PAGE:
Tropical Storm Nicholas made its way to the Texas coast on Sunday evening, threatening to bring heavy rain and flooding to storm-devastated coastal areas of Texas, Mexico and Louisiana.
Forecasters at the National Hurricane Center in Miami said a hurricane watch had been issued for the central part of the Texas coast, with much of the state’s coastline now subject to a tropical storm warning. Nicholas is expected to approach the central Texas coast on Monday evening and could bring heavy rains that could cause flash floods and urban flooding.
For several days, Nicholas is expected to produce total precipitation of up to 10 inches (25 centimeters) in Texas and southwestern Louisiana, with isolated maximum amounts of 20 inches (50 centimeters), over parts of the Texas coast from Sunday evening through midweek.
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Texas Governor Greg Abbott said the state has placed rescue teams and resources in the Houston area and along the Texas Gulf Coast.
“This is a storm that could leave heavy rains, as well as wind and possibly flooding, in different areas of the Gulf Coast. We urge you to listen to local weather alerts, heed local warnings. “Abbot said in a video message.
Louisiana Governor John Bel Edwards declared a state of emergency on Sunday evening ahead of the storm’s arrival in a state still recovering from last year’s Hurricane Ida and Hurricane Laura and historic flooding.
“The most serious threat to Louisiana is in the southwestern part of the state, where recovery from Hurricane Laura and the May flooding is underway. In this region, heavy rains and flash floods However, it is also likely that all of southern Louisiana will experience heavy rain this week, including areas recently affected by Hurricane Ida, ”Edwards said.
At 11 p.m. EDT, the center of the storm was expected to pass near or just off the coasts of northeastern Mexico and southern Texas on Monday, and strike southern or central Texas on Monday evening or early Tuesday. Its maximum sustained winds were recorded at 40 mph (65 km / h) and it was moving north at 2 mph (4 km / h), although its speed is expected to increase early on Monday. Gradual strengthening is possible until it reaches the coast on Monday evening or early Tuesday.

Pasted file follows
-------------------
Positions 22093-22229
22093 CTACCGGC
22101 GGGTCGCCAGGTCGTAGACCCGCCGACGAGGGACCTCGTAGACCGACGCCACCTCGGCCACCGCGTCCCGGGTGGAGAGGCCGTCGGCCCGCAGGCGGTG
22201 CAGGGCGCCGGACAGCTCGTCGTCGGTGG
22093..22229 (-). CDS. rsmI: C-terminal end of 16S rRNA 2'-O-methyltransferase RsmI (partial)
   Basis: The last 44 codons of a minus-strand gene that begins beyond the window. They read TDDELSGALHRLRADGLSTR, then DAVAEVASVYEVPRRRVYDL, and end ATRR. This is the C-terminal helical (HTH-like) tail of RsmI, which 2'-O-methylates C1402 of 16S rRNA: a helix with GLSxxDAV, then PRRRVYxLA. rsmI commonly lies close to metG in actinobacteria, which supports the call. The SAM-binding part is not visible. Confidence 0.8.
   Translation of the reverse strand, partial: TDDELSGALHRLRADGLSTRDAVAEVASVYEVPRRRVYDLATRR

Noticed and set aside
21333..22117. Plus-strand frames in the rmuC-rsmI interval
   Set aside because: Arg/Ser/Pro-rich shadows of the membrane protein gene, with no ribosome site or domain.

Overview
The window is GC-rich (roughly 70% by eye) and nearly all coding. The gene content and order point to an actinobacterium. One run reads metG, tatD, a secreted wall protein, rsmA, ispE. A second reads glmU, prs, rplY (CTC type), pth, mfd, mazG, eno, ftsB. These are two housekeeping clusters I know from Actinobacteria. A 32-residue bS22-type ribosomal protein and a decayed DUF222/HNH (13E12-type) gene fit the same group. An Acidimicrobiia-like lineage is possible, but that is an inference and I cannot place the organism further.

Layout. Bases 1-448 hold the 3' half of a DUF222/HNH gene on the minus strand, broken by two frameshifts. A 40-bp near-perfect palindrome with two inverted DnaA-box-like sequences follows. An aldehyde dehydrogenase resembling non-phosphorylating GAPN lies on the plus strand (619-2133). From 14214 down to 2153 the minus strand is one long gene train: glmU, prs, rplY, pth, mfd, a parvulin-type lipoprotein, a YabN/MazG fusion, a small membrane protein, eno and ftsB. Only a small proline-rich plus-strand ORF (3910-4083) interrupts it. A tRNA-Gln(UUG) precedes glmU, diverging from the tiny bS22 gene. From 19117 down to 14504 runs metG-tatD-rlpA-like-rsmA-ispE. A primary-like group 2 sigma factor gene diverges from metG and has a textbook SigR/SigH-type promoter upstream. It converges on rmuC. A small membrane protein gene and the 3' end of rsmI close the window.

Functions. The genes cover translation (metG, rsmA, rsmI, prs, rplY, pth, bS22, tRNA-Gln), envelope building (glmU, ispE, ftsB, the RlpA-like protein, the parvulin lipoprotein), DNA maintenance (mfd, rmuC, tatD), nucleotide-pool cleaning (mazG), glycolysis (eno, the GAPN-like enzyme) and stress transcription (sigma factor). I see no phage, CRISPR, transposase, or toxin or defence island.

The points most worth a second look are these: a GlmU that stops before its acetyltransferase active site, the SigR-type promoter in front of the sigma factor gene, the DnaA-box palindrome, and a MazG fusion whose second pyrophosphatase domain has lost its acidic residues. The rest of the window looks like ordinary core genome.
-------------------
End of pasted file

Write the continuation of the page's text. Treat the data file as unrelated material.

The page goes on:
The storm was expected to bring the heaviest precipitation west of where Hurricane Ida hit Louisiana two weeks ago. Although forecasters didn’t expect Louisiana to suffer from strong winds again, meteorologist Bob Henson of Yale Climate Connections predicted that precipitation could still affect places where the hurricane knocked down homes, crippled them. electrical and hydraulic infrastructure and killed at least 26 people.
“There could be several inches of rain in southeast Louisiana where Ida has hit,” Henson said in an email.
Across Louisiana, 140,198 customers – or about 6.3 percent of the state – went without power Sunday morning, according to the Louisiana Public Service Commission.
The storm is expected to move slowly along the coast, which could dump torrential rains over several days, said meteorologist Donald Jones of the National Weather Service in Lake Charles, Louisiana.
“Heavy rains and flash floods seem to be the biggest threat in our region,” he said.
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While Lake Charles received minimal impact from Ida, the city saw several hits from Hurricane Laura and Hurricane Delta in 2020, a winter storm in February as well as historic flooding this spring.
“We are still a very battered town,” said Lake Charles Mayor Nic Hunter.
He said the city is taking the threat of the storm seriously, as is the case with all tropical systems.
“Hope and prayer are not a good game plan,” Hunter said.
In Cameron Parish on the Louisiana coast, Scott Trahan is still finishing repairs to his home damaged by Hurricane Laura last year which put about 2 feet of water in his home. He hopes to be done by Christmas. He said many in his area have moved instead of rebuilding.
“If you get your butt flogged about four times, you’re not going to get up. You’re going to go somewhere else,” Trahan said.
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Colorado State University hurricane researcher Phil Klotzbach said via Twitter that Nicholas is the 14th named storm of the Atlantic hurricane season 2021. Only 4 more years since 1966 have had 14 or more named storms in the Atlantic. September 12: 2005, 2011, 2012 and 2020.